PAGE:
Twilight screenwriter Melissa Rosenberg adapting a TV series called AKA Jessica Jones, based on the gritty, sarcastic comic book detective. But is prime time ready for a darker, female version of Castle? Marvel and ABC are gambling that they are.
According to Variety Marvel's next big move is television. First there's Guillermo del Toro's Hulk project for ABC. Now Marvel is building a series drama around the "edgy" comic book character Jessica Jones, also for ABC. And behind this series is the impressive Melissa Rosenberg, author of the Twilight movies and a former executive producer on the series Dexter.
Jessica, under the superhero name is Jewel, had a short-lived superhero career that ended in horror. She was kidnapped via mind control by one Zebediah Killgrave for 8 months. During this time she was forced to strip and watch him rape other women (also under his mind control). Jessica eventually escapes and is promptly beaten into a coma by the Avengers she was ordered to attack while mind-controlled. Once she's safe from Killgrave, Jessica quits the superhero lifestyle and decides to fight crime by opening up her own detective agency.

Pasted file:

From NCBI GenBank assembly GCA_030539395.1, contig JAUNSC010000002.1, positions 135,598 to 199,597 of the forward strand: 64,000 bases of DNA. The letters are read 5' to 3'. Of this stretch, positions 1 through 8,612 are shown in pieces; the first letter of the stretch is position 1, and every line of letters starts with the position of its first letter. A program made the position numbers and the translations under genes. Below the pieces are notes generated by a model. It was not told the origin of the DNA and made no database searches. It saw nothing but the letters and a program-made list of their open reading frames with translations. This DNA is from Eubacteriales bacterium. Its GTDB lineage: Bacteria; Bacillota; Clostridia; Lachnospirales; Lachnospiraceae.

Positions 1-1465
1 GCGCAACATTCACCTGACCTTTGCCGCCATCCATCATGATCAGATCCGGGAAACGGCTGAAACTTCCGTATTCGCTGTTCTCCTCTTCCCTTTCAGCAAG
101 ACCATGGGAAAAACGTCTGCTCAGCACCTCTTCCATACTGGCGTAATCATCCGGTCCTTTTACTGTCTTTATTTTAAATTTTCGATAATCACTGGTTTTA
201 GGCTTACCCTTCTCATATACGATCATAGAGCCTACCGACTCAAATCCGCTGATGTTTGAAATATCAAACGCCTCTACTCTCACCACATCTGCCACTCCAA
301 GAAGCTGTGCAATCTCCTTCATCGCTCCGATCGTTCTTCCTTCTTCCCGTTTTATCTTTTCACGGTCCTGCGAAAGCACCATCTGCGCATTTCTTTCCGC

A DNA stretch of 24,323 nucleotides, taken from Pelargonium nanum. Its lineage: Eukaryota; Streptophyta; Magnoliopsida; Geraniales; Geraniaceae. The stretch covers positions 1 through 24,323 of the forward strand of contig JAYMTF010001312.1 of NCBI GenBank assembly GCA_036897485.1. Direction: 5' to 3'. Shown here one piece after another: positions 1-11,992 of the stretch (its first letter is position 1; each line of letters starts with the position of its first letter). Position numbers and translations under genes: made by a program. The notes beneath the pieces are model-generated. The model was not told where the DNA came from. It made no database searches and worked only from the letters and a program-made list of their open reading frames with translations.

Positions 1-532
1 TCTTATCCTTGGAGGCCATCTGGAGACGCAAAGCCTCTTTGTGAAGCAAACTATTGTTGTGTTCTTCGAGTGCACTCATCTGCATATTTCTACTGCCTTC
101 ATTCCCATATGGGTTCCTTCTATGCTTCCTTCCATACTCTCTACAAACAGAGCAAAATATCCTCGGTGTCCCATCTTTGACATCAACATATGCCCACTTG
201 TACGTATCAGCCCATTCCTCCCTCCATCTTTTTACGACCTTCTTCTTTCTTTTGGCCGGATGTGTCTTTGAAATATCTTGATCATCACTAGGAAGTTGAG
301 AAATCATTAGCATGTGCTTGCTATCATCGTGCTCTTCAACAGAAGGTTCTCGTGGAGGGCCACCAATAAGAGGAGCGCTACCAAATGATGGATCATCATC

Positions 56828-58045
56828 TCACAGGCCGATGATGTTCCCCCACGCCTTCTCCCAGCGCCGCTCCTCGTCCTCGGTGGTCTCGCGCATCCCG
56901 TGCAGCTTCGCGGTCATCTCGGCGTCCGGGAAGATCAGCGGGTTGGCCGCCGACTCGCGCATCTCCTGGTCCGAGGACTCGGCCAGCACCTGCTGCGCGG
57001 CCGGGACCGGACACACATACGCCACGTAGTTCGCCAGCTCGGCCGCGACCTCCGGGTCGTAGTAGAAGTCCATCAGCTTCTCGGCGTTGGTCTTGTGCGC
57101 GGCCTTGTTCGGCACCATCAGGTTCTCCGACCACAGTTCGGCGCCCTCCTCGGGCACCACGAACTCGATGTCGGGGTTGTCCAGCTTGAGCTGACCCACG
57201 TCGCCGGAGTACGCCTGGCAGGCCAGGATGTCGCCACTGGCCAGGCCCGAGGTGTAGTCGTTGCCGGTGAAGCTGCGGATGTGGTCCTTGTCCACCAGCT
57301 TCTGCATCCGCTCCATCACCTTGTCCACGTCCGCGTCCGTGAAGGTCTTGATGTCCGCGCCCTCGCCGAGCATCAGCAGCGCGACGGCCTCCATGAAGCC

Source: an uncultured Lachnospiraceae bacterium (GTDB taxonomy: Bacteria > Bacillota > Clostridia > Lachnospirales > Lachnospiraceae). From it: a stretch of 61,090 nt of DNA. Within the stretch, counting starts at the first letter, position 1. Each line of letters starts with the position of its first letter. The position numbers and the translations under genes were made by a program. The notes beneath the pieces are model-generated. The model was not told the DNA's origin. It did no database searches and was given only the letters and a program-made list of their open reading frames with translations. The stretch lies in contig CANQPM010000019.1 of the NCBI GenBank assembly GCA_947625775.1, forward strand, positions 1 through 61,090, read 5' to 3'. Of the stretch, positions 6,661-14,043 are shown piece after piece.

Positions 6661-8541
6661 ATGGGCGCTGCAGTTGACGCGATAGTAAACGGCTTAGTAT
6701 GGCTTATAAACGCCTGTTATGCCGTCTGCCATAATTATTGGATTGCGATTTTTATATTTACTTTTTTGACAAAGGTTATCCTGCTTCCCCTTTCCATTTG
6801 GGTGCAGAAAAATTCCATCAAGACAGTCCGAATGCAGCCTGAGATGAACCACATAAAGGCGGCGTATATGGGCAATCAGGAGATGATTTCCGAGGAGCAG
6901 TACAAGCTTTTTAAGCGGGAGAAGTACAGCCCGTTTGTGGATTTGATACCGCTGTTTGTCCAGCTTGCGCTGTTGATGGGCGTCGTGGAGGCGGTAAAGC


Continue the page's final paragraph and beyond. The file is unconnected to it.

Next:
This is where Brian Michael Bendis' Alias comic book series about Jessica Jones begins, and where the TV show will probably start too. Suffering from severe post-traumatic stress disorder, Jessica tries to leave the superhero world behind, but finds that impossible when all of her cases are constantly tangled up in the lives of Captain America and mutants. Plus, her personal life is still strongly connected to that world as she dates many a super, finding a favorite in Luke Cage.
This new series comes out of Rosenberg's new "Tall Girls Production" company, which will focus on creating and producing projects that feature "large, complex female roles." Something we could desperately use right now. And while we're excited about these new projects, we have to ask is the public ready for a dark and "realistic" female lead like Jessica?
Both Terminator: The Sarah Connor Chronicles and Dollhouse had complicated leading ladies, and both were canceled after only two seasons. We'd love to see another Buffy Summers or Sydney Bristow on air. Fringe's Olivia Dunham can't carry the weight of the strong-but-damaged female lead on television all by herself people: It's time for stronger, darker, and funnier female front runners. Let's hope AKA Jessica Jones gives us what we want.